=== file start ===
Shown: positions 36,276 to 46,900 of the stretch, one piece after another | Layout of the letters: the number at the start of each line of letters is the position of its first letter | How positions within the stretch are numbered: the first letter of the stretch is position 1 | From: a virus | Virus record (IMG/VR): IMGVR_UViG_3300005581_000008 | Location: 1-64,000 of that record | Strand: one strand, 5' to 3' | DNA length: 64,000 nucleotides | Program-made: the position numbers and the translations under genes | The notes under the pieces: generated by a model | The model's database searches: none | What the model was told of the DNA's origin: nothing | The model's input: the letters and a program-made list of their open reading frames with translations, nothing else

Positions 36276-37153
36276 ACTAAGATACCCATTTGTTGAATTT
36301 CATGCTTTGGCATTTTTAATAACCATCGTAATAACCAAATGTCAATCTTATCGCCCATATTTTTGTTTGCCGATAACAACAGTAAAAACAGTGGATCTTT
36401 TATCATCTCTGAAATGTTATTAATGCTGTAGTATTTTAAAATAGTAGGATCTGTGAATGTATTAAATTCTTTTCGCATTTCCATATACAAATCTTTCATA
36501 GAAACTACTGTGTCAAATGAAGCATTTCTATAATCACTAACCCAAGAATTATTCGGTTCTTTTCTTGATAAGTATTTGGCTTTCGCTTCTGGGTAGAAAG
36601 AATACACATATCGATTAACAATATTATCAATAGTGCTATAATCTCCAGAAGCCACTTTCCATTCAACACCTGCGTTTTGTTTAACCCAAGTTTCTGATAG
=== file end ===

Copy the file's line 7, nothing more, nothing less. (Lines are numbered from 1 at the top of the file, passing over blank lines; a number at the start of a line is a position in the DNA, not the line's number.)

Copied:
36601 AATACACATATCGATTAACAATATTATCAATAGTGCTATAATCTCCAGAAGCCACTTTCCATTCAACACCTGCGTTTTGTTTAACCCAAGTTTCTGATAG